A comparison site for your car. Easily compare & book auto services

Wiper Blades | Signs It’s Time to Get New Wiper Blades

Wiper Blades

Do I need to buy new wiper blades?

Old, cracked or hardened Wiper Blades are a common reason why your windshield wipers might be smearing water is worn wiper blades. Even premium wiper blades are made out of soft rubber, so they inevitably wear out and need replacement over time. In fact, many vehicle manufacturers recommend replacing wiper blades every six months.

Visibility out your front windshield is essential to being able to drive safely. Your windshield wipers play a significant role in keeping you safe, especially during rain or snowstorms.

Check out these six signs that you need new windshield wipers. If you even suspect your blades aren’t doing a good job, it’s time to replace them.

1. Wiper Blade Rubber Cracked or Split.

Take a close look at your entire wiper blade. Is the rubber all one smooth piece or is it slightly cracked, split, or broken off in places? If you see any imperfections in the rubber, that means it’s time for new wiper blades. The blade may also get a rounded look, which means it’s gotten too old and you should find premium wiper blades to replace it with.

2. Windshield streak and not wiping away all the water

When your windscreen wiper blades cause streaks on your windshield, it’s pretty obvious, especially if you’re caught in snow or rain. But if you notice a consistent film of grime on your windshield, even after you’ve sprayed fluid to clean it off, that’s another sign your wipers are dirty and need to be replaced. Sometimes wiping the blades with a paper towel will clear up this problem, but if it keeps happening, you know what to do.

3. Wiper Blades make a chattering Sounds on the glass

Do you know that awful noise your wipers make when they drag across the glass? That means they need to go. Not only is that noise irritating, but it usually means the wipers aren’t cleaning your windshield the way they should because they’re only in contact with the glass some of the time. The inconsistent job left behind can cause vision problems while you’re on the road.

4. Bent Wiper Frames

The metal part of your wiper refills can get bent or damaged for all sorts of reasons. Hacking the ice off your windshield in winter can do it, as can some car washes. Even rough handling of the wiper blades or wiper arm when you wipe them down can bend them. If the frame or the blade is bent, it won’t come into contact with your windshield properly, and even if the blades seem to function fine now, they won’t be soon enough. Time to replace them.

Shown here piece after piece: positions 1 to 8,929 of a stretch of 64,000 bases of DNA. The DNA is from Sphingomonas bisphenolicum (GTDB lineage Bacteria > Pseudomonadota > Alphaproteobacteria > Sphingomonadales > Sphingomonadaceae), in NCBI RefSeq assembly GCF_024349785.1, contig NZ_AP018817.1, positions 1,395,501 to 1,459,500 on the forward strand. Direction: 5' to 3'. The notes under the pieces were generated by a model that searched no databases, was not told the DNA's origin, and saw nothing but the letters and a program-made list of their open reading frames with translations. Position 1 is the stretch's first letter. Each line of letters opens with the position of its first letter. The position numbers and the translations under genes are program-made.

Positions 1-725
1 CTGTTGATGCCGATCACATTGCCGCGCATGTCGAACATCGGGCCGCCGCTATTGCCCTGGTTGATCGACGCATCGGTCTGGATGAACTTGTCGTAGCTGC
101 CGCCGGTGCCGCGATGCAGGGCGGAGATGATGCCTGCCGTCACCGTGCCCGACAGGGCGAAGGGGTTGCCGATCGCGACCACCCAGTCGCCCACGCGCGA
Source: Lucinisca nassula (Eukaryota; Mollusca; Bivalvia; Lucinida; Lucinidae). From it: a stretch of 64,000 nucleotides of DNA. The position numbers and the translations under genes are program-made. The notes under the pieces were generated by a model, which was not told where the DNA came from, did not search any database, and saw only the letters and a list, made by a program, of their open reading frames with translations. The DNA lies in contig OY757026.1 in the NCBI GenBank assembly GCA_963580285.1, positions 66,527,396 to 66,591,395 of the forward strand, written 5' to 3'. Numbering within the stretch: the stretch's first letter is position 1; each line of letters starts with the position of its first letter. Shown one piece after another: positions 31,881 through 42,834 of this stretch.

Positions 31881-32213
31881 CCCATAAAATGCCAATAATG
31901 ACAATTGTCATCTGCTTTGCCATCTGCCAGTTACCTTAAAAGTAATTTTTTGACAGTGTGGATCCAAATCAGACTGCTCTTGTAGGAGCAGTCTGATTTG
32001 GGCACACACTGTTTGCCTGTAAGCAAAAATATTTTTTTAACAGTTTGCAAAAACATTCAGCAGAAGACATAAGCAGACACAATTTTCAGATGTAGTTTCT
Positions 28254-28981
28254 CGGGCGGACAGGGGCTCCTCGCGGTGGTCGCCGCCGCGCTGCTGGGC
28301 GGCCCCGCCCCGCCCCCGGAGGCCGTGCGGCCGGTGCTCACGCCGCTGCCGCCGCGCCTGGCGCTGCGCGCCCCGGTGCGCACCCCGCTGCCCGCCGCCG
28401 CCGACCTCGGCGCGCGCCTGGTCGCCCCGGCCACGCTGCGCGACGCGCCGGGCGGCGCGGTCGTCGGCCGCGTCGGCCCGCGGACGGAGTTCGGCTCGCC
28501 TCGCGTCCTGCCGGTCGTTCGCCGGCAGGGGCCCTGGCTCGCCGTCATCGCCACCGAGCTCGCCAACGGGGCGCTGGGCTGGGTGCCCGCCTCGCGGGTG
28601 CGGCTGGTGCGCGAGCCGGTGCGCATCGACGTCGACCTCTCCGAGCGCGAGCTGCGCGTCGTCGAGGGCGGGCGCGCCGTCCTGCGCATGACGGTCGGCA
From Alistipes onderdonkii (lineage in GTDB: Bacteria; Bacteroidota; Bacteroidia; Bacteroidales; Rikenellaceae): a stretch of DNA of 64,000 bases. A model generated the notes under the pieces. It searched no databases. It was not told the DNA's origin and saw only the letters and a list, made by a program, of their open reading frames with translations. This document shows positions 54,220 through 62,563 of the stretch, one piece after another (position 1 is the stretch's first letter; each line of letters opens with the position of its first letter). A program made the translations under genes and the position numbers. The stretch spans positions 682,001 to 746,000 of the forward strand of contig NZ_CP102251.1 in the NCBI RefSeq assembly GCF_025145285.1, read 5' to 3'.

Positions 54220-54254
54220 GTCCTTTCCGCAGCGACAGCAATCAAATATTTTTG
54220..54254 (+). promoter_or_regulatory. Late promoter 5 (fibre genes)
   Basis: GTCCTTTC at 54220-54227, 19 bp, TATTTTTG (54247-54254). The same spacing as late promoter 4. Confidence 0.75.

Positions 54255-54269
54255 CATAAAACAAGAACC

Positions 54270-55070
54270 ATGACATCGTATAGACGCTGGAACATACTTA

5. Bad Windshield Contact

When it’s raining hard, it’s really obvious when your wipers stop reaching certain parts of your windshield. If the blades aren’t coming into contact with the corners or some spot in the middle anymore, you need new ones. They’ve pulled up from the windshield because of old rubber or because of a bent frame, and your windscreen wipers aren’t doing their jobs anymore.

6. Season Changes

In colder climates, before winter starts, get new wipers that are specially designed for winter, even if your blades are functioning fine, now. The ice and snow in winter will damage regular wiper blades much faster than those manufactured to withstand cold temperatures and frozen windshields.

Although a typical vehicle shop often won’t stock a range of wiper blades and wiper blade products that include those for different seasons – more specialist retailers will.

Your windshield wipers are essential for driving safely because they either improve or inhibit visibility. They’re one of the easiest parts of your car to maintain. Your owner’s manual will tell you the right wiper blades dimensions – so you can choose the length and type of wiper blade refills best suited for your car.


Need new wiper blades?

Click here to get an instant price with free shipping: 

Written By

Matt Banks

Matt is the founder of Autohero.com.au and has been hooked on cars and repairs ever since childhood. A veteran in automotive since leaving school, Matt has completed his trade as a panel beater and is across all things with wheels. 

His first car was a 1967 FORD XR Wagon followed by a string of collectable Holden’s.

Have a question for Matt? Leave a comment below.

Leave a Reply

Your email address will not be published. Required fields are marked *